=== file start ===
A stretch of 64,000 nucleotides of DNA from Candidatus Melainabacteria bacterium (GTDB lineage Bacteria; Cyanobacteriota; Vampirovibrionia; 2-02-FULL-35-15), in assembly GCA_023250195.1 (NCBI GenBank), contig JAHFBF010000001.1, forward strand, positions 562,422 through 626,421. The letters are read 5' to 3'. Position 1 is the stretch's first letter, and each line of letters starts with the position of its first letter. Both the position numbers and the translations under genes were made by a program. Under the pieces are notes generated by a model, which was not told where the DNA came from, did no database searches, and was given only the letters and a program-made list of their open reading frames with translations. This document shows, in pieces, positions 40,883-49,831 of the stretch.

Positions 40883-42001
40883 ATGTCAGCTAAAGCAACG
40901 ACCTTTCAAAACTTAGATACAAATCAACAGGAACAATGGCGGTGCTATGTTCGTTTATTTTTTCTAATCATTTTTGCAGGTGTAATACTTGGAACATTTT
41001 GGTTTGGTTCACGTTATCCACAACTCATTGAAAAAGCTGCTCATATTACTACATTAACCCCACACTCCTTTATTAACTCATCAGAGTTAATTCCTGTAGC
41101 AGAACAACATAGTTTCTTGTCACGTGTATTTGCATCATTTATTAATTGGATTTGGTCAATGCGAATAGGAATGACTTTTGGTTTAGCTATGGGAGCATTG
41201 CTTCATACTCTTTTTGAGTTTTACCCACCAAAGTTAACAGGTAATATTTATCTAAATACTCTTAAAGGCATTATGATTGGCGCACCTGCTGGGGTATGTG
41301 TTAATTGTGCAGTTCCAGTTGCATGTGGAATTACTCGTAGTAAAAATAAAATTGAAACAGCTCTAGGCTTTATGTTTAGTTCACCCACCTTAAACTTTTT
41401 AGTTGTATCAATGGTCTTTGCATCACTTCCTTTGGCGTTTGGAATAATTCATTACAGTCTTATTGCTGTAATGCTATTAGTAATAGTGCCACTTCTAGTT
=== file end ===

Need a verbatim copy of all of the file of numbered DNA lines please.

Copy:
A stretch of 64,000 nucleotides of DNA from Candidatus Melainabacteria bacterium (GTDB lineage Bacteria; Cyanobacteriota; Vampirovibrionia; 2-02-FULL-35-15), in assembly GCA_023250195.1 (NCBI GenBank), contig JAHFBF010000001.1, forward strand, positions 562,422 through 626,421. The letters are read 5' to 3'. Position 1 is the stretch's first letter, and each line of letters starts with the position of its first letter. Both the position numbers and the translations under genes were made by a program. Under the pieces are notes generated by a model, which was not told where the DNA came from, did no database searches, and was given only the letters and a program-made list of their open reading frames with translations. This document shows, in pieces, positions 40,883-49,831 of the stretch.

Positions 40883-42001
40883 ATGTCAGCTAAAGCAACG
40901 ACCTTTCAAAACTTAGATACAAATCAACAGGAACAATGGCGGTGCTATGTTCGTTTATTTTTTCTAATCATTTTTGCAGGTGTAATACTTGGAACATTTT
41001 GGTTTGGTTCACGTTATCCACAACTCATTGAAAAAGCTGCTCATATTACTACATTAACCCCACACTCCTTTATTAACTCATCAGAGTTAATTCCTGTAGC
41101 AGAACAACATAGTTTCTTGTCACGTGTATTTGCATCATTTATTAATTGGATTTGGTCAATGCGAATAGGAATGACTTTTGGTTTAGCTATGGGAGCATTG
41201 CTTCATACTCTTTTTGAGTTTTACCCACCAAAGTTAACAGGTAATATTTATCTAAATACTCTTAAAGGCATTATGATTGGCGCACCTGCTGGGGTATGTG
41301 TTAATTGTGCAGTTCCAGTTGCATGTGGAATTACTCGTAGTAAAAATAAAATTGAAACAGCTCTAGGCTTTATGTTTAGTTCACCCACCTTAAACTTTTT
41401 AGTTGTATCAATGGTCTTTGCATCACTTCCTTTGGCGTTTGGAATAATTCATTACAGTCTTATTGCTGTAATGCTATTAGTAATAGTGCCACTTCTAGTT